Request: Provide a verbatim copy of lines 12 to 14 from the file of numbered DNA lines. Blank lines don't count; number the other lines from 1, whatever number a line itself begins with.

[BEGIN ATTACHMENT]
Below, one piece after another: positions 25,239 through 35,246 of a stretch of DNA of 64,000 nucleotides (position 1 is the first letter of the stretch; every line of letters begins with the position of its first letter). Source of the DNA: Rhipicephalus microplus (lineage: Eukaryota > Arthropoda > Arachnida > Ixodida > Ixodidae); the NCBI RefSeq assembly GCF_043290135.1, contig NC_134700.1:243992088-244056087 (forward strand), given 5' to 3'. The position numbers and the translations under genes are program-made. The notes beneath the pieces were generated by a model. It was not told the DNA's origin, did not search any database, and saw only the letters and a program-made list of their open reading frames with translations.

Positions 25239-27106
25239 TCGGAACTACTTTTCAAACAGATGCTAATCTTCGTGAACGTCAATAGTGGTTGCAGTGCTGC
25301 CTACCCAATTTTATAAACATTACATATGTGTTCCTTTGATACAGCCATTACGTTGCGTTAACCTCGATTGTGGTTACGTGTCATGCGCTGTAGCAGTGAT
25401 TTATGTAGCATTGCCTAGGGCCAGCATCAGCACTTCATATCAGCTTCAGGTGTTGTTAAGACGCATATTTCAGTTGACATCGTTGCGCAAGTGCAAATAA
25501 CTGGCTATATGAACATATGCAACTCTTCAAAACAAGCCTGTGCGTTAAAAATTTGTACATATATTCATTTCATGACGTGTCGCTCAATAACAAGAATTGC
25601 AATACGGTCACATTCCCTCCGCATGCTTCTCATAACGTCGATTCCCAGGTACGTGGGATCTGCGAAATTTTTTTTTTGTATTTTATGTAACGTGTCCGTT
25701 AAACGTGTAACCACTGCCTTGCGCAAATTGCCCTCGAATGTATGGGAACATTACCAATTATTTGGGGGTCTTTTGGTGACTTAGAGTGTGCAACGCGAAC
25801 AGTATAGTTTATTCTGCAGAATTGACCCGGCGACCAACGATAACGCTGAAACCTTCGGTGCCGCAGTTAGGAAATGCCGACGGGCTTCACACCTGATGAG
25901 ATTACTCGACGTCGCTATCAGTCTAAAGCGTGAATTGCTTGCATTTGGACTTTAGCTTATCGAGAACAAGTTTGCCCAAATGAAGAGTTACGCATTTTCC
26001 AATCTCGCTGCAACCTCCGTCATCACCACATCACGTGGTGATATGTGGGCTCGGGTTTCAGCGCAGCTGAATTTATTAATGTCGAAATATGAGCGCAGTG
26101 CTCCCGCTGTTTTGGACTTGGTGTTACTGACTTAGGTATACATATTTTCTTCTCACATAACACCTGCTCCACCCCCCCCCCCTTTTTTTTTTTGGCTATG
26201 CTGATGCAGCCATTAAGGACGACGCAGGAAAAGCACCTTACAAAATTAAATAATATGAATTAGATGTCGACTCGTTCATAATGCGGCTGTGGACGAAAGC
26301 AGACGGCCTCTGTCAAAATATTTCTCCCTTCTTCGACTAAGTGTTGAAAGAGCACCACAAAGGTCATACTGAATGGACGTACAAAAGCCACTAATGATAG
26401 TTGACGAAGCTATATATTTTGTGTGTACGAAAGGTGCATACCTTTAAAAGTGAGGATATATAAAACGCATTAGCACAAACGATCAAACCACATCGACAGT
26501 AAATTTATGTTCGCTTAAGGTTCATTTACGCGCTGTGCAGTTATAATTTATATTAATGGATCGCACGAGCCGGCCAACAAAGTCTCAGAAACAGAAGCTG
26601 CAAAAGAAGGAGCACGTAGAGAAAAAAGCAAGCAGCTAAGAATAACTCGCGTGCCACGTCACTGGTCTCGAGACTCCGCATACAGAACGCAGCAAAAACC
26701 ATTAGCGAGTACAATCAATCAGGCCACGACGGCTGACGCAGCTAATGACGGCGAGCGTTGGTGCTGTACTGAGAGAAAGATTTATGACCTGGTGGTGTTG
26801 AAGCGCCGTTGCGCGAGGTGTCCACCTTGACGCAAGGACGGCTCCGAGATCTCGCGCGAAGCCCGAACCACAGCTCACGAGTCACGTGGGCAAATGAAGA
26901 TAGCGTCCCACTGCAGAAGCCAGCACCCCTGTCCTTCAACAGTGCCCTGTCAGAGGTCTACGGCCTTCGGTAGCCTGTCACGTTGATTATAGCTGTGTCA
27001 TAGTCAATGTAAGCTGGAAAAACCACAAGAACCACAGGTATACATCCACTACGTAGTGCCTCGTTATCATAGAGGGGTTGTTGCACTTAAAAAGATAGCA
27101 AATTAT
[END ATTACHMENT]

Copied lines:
26101 CTCCCGCTGTTTTGGACTTGGTGTTACTGACTTAGGTATACATATTTTCTTCTCACATAACACCTGCTCCACCCCCCCCCCCTTTTTTTTTTTGGCTATG
26201 CTGATGCAGCCATTAAGGACGACGCAGGAAAAGCACCTTACAAAATTAAATAATATGAATTAGATGTCGACTCGTTCATAATGCGGCTGTGGACGAAAGC
26301 AGACGGCCTCTGTCAAAATATTTCTCCCTTCTTCGACTAAGTGTTGAAAGAGCACCACAAAGGTCATACTGAATGGACGTACAAAAGCCACTAATGATAG